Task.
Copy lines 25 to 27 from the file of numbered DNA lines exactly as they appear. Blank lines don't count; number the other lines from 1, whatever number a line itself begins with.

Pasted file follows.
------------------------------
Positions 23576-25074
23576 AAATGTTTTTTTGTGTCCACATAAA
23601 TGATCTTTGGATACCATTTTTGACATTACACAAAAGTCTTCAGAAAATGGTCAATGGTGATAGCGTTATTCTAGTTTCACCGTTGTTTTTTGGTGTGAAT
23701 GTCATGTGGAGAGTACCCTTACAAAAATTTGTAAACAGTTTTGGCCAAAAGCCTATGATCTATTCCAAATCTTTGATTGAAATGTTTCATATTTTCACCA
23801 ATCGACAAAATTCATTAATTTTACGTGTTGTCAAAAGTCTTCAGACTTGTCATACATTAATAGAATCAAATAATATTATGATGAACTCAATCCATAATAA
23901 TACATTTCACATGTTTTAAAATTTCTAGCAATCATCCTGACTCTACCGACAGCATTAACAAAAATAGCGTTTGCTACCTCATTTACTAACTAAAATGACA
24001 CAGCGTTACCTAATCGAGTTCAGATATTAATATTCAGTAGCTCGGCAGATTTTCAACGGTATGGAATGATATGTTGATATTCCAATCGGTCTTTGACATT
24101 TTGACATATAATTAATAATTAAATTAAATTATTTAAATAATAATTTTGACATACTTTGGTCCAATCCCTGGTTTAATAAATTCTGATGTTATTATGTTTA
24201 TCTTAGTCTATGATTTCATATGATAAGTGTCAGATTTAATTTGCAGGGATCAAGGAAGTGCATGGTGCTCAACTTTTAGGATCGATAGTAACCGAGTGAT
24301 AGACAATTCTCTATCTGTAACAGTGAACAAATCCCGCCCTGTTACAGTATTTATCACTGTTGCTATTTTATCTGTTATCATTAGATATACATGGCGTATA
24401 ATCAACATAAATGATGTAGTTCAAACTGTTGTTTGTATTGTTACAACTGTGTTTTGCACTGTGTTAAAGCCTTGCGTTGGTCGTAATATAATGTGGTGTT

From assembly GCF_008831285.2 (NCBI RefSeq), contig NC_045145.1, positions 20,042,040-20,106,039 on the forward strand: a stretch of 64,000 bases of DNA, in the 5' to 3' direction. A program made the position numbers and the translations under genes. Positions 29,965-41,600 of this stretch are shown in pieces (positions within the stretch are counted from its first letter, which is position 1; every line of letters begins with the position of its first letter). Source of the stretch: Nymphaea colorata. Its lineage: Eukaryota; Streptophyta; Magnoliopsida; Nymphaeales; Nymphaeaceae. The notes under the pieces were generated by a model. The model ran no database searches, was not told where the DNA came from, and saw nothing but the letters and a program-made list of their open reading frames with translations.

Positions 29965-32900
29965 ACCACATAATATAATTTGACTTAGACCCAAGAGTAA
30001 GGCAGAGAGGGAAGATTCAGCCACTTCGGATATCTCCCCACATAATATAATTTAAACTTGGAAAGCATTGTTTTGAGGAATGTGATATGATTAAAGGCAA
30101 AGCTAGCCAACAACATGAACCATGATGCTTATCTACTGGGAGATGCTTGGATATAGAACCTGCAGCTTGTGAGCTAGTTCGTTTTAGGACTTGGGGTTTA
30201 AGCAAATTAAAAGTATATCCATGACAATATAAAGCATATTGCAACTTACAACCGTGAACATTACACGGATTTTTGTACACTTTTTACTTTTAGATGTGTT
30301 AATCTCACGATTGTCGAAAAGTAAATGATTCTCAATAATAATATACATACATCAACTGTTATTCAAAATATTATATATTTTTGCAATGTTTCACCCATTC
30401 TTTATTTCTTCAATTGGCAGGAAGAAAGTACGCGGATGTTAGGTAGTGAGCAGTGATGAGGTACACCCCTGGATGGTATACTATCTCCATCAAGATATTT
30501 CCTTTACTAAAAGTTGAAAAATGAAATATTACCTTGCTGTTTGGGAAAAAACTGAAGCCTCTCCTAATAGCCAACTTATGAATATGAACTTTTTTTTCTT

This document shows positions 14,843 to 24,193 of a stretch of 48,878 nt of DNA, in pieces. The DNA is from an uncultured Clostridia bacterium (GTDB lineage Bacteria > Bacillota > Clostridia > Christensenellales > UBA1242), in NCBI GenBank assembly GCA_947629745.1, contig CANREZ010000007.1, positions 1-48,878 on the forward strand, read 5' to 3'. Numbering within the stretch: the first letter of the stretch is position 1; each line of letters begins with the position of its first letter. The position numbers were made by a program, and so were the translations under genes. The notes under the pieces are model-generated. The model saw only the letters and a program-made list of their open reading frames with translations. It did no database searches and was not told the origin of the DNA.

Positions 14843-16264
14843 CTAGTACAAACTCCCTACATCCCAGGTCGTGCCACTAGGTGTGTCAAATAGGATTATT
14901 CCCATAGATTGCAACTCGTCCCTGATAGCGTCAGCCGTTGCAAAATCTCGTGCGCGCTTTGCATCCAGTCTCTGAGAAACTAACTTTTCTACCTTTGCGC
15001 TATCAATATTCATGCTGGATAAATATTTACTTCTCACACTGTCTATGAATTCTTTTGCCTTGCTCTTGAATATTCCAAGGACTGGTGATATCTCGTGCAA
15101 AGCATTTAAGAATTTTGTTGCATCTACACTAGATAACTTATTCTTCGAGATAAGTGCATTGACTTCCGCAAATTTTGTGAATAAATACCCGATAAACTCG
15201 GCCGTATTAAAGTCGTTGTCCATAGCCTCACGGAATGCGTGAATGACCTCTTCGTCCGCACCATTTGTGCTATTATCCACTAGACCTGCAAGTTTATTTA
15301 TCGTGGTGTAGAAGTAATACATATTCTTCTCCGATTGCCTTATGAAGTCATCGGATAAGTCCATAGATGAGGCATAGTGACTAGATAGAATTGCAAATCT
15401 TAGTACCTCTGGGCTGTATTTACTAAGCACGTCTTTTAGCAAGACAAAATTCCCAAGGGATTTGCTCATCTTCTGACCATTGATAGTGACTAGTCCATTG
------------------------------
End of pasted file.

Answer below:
15001 TATCAATATTCATGCTGGATAAATATTTACTTCTCACACTGTCTATGAATTCTTTTGCCTTGCTCTTGAATATTCCAAGGACTGGTGATATCTCGTGCAA
15101 AGCATTTAAGAATTTTGTTGCATCTACACTAGATAACTTATTCTTCGAGATAAGTGCATTGACTTCCGCAAATTTTGTGAATAAATACCCGATAAACTCG
15201 GCCGTATTAAAGTCGTTGTCCATAGCCTCACGGAATGCGTGAATGACCTCTTCGTCCGCACCATTTGTGCTATTATCCACTAGACCTGCAAGTTTATTTA